As I said above by sending out an RTTY signal it seems to clear the carrier for a short period of time anything up to a minute or so then its back.

    I hope this answers the question.

    Abdul
  17. Ken G3SDW

    Ken G3SDW Moderator

    Well yes it does to a degree, you use the word carrier but seeing your clips then that is just noise which assume is broadband

    The easiest way to check for retraining then listen on 10.104Mhz if the carrier, unmodulated, then transmit for a couple of seconds and tell me what happens.

    From all you comments then i do think that your new neighbour is were it is being generated, but if he has the correct face plate and does not have lots of extensions then in most case there is not a problem with VDSL.

    If it is your neighbour causing this problem you will at some point have to talk with them, but my advice is to go lightly and do not accuse then in any way at all just ask for there help, you need them on your side.

    If you don`t then they could well shut there door and refuse to help and there is no one that can force them to cooperate, not even Ofcom
  18. g0tvm

    g0tvm New Member

    Hi Ken

    This is probably teaching granny to suck eggs and I apologise in advance, I use the word carrier as the signal appearing on my radio has a start frequency 3.752Mhz and an end frequency 5.2Mhz, therefore a broad carrier with a bandwidth of 1.45Mhz. If you look at any digital signal on a spectrum scope it has a start point and an end point, to our radio this appears as an elevated noise within its space, but to a proper decoder the info can be decoded. In the case of VDSL BT have used the frequencies that don't belong to them and as such their carriers have appeared on the amateur band and has caused the noise floor to be elevated, in my case by at least 15dB on 80m.

    I did this and nothing happened.

    however about 10 minutes later the broad carrier (i.e. the one that is causing the interference on my 80m disappeared for a shot period, when it started to come up again, there was lots of little narrow band carriers on the 10Mhz band, once the broad carrier on 3.752 came up, all the narrow carriers disappeared and the 10Mhz band was clean again.

    Regarding the neighbour, I will keep him on my side and have no intention of accusing them of anything. first step is to find out if he is using BT broadband. If not maybe the line is unterminated and has started to radiate, all speculations at the moment.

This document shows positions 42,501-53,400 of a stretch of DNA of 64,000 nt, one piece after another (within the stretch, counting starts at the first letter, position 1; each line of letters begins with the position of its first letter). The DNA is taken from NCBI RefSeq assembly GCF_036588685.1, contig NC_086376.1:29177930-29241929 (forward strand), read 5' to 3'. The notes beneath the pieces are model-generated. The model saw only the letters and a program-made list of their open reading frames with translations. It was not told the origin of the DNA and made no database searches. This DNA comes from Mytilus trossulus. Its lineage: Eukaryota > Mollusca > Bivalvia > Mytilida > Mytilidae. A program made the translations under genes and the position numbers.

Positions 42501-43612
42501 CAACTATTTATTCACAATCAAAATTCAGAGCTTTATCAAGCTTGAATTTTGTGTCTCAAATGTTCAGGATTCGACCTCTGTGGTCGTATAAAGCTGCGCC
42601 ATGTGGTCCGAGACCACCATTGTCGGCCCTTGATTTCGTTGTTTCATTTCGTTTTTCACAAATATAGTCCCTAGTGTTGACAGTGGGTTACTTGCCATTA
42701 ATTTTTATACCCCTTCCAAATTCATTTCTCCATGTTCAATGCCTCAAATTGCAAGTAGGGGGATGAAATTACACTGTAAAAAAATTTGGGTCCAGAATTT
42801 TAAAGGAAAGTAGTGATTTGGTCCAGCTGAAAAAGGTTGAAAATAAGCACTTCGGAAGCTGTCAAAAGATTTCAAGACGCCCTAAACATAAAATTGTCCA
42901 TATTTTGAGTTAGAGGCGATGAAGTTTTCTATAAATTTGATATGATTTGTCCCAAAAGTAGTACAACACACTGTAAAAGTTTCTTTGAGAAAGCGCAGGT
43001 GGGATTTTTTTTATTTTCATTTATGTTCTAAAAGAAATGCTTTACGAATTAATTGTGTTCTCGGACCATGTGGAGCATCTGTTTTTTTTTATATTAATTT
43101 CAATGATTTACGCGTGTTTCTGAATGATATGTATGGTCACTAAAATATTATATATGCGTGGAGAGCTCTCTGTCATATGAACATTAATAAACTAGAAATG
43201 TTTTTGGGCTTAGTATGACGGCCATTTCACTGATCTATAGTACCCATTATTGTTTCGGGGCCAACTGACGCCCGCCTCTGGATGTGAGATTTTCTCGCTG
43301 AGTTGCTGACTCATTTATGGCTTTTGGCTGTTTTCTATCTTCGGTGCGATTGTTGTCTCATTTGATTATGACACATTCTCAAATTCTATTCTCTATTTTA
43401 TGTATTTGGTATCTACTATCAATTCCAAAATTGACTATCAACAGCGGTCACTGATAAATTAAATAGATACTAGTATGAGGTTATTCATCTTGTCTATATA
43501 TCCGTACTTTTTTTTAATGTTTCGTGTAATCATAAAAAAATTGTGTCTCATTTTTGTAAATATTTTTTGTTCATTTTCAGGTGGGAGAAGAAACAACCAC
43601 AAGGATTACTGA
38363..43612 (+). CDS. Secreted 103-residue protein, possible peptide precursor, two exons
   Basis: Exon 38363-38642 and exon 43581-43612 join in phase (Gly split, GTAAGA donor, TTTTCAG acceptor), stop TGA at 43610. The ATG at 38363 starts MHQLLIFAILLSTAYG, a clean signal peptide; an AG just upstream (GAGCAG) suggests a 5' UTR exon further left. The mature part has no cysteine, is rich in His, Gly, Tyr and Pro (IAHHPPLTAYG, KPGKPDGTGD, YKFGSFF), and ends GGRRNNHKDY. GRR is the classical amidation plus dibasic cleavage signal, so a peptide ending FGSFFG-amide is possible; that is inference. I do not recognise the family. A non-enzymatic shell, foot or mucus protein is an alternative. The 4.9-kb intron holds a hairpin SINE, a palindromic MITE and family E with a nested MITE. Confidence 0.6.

Abdul
  19. Ken G3SDW

    Ken G3SDW Moderator

    Well it does seem to be retraining and someone has had a new installation of Super fast Broadband and the most likely candidate is your new neighbour.

    Have you got over head phone lines or underground?

    i think sooner than later you need to knock on there door to at least eliminate them if need be.

    Then i suggest that you contact our John Rogers M0JAV m0jav@rsgb.org.uk to ask him to get a line balance check at your location, he is the only guy who has access to to Openreach/BT

    Let me know what happens.
  20. g0tvm

    g0tvm New Member

    Hi Ken

    Will do.

    I just had a long chat with two random BT openreach engineers who were working a few blocks away, they were very helpful, I told them of the issue and showed them the video, they agree its a VDSL signal and could be possibly mis-terminated or a faulty router/modem or possibly some equipment that the neighbour has connected. They said its usually other way around they have to put filters on the customers equipment if they suffer interference.

    They took my mobile number and said they will drive pass and take a look at the number on the pole and see what they can find. I'll keep you informed if they get back to me (or I get a brick tru the window).

    Abdul